N.O.N.C.E at the Edmonton Fringe Festival

N.O.N.C.E by Steve Larkin
August 12, 13, 15, 16, 18 – 20 at Venue #1: Westbury Theatre
More information: stevelarkin.com

An interview with Steve Larkin.

Describe your show in five words.

The feel-good prison show!

Okay, now that we’re intrigued… what’s the longer description?

It’s a based on real-life events that took place around the time that I worked as a poet-in-residence at a high security prison in the UK. The particular prison is unique in being a therapeutic prison with each wing being run as an independent therapeutic community that aims to rehabilitate offenders. Their programme is complemented by arts activity. So my job was to teach murderers, rapists and paedophiles how to write and perform poetry.

From this backdrop I “pan out” to a wider examination of attitudes towards sex, sexuality, and sex offence. It ends up being quite a candid exploration which has been labelled as a feminist piece. Wow sounds like fun eh?! It is also regularly commented that it’s dark but very funny and that it is strangely uplifting.

For those not familiar with prison lingo, what does the name of your show, N.O.N.C.E mean? Why choose it for the title of your show?

N.O.N.C.E. stands for Not On Normal Courtyard Exercise. It’s what used to be chalked on to the cell door of a sex offender so that the guard coming on to duty knew not to let them into the exercise yard with the rest of the inmates – for their own safety.

I chose it for a number of reasons; firstly going into the prison and being face to face with people who have committed the most heinous and destructive of acts is something that you can’t really quite get your head around and it becomes a bit of a morbid preoccupation as it does for so many, secondly you soon learn when you visit a prison that incarceration is an immensely dehumanising experience and that people become some basic definition of a crime and a prison number (the restrictions of labels and definitions is a wider theme of the piece), and lastly I wanted a title in capitals that stood out in a fringe festival listing!

Also because I never want to be accused of selling out – sex sells, sex offence definitely doesn’t! If I sell out the Westbury it’s on artistic merit not because of any marketing trickery!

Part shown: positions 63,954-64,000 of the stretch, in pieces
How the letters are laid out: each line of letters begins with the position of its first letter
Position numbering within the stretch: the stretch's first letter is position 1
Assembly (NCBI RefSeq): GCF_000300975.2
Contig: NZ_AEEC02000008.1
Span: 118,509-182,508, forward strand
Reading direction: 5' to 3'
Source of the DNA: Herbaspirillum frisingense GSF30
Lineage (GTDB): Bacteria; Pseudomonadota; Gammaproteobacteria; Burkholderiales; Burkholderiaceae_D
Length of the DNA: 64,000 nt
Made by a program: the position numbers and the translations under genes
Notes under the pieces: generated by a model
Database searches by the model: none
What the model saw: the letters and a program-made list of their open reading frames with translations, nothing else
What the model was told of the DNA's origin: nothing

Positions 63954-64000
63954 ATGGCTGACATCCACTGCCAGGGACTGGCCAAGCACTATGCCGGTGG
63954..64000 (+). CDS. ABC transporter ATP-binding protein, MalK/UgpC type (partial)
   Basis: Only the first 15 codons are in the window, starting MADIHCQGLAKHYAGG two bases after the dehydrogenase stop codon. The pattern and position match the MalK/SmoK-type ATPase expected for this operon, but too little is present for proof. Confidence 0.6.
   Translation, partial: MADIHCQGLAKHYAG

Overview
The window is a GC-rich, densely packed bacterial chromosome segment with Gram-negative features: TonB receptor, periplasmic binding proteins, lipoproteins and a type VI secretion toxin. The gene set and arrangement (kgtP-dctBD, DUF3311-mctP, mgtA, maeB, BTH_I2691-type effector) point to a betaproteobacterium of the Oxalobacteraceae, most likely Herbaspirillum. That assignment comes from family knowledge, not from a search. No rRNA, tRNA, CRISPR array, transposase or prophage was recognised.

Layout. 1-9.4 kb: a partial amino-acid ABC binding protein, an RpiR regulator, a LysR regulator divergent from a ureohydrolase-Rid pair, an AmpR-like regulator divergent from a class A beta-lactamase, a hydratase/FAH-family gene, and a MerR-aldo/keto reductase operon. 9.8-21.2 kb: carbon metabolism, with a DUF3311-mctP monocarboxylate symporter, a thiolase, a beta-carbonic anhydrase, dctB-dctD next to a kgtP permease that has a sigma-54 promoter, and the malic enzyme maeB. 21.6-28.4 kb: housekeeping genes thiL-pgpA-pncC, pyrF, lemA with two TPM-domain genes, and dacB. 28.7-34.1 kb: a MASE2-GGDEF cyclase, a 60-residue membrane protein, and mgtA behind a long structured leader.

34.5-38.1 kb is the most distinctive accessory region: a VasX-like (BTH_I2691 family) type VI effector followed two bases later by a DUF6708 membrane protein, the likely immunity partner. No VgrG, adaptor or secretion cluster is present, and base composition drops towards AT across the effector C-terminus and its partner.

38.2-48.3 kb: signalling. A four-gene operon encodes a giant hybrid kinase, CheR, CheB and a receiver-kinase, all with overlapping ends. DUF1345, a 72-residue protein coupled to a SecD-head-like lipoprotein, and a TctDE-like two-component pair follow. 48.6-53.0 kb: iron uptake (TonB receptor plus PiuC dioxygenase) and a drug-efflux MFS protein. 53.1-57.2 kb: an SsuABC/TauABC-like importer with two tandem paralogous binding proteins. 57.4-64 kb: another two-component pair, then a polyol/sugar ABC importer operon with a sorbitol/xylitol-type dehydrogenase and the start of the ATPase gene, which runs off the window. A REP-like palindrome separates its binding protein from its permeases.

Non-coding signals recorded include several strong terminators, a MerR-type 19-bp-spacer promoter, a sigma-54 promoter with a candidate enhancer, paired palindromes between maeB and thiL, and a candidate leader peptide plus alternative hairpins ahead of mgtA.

You are a poet and spoken word artist, yet N.O.N.C.E is presented as a theatre show. How are poetry and spoken word elements woven into N.O.N.C.E?

Well, there we go with restrictive labels again! 😉

I am a poet and spoken word artist, and I am also a playwright, a song writer, a comic, a mandolinist, a singer, a fierce friend, and a damn fine lover! (I put the effort in anyway).

There are a couple of ways that my experiences of crafting stand-alone spoken word poetry pieces has had an influence on the show; firstly I am playing myself (or a version of myself) trying to impress audiences of inmates, prison guards, feminist groups, and general audiences so I weave excerpt of pieces or full pieces of my own into the narrative, and secondly there’s an influence on the flow and style of the language, N.O.N.C.E. is regularly described as being “poetic prose”, I habitually look for the innate musicality of language. One reviewer described the show as being “a beautifully sonic experience”, I wouldn’t go that far, I think maybe she hadn’t heard enough good music! It is a definite positive element to the piece though. Also years of getting noticed in noisy clubs and bars before dedicated spoken word nights became popular

Also years of getting noticed in noisy clubs and bars before dedicated spoken word nights became popular has honed my instincts when it comes to grabbing the attention of an audience and not letting go until they’ve been hopefully thoroughly entertained in a way they previously might not have thought possible.

What conclusions or insights did you come to about the role of art and creativity as you created N.O.N.C.E?

Well I came to certain realisations during the work in the prison. It became abundantly apparent that all those ideals that you hold but don’t really dare to believe are valid are absolutely valid. Art is a humanising thing that helps to aid understanding and to connect people, even heal people (I’m cringing as I type this but it’s actually true). In a prison environment you are talking about people who have only know destruction, as a control mechanism and as a way of life. Giving people the simple tools of creativity and congratulating them on something that they’ve made can be the key that unlocks the door (metaphorically of course!). I witnessed a transformation in many men, who I hope have accessed and developed positive parts of themselves that will have a lasting impact on themselves and everyone that they come into contact with. I would recommend writing creatively to absolutely everyone, everyone has got at least one great poem or story in them. That’s why I organise poetry slams because I see the tangible effect on those that take part.

Anything else you want audiences to know about the show?

Don’t be put off by my ugly mugshot – I’m nice, or at least I end up nice in the story. People say that N.O.N.C.E. has had them thinking and smiling for ages after they’ve seen it, which pleases me. Don’t come if you’re allergic to thought… or fun!

The 35th Edmonton International Fringe Theatre Festival is August 11 – 21. Get your tickets at tickets.fringetheatre.ca.

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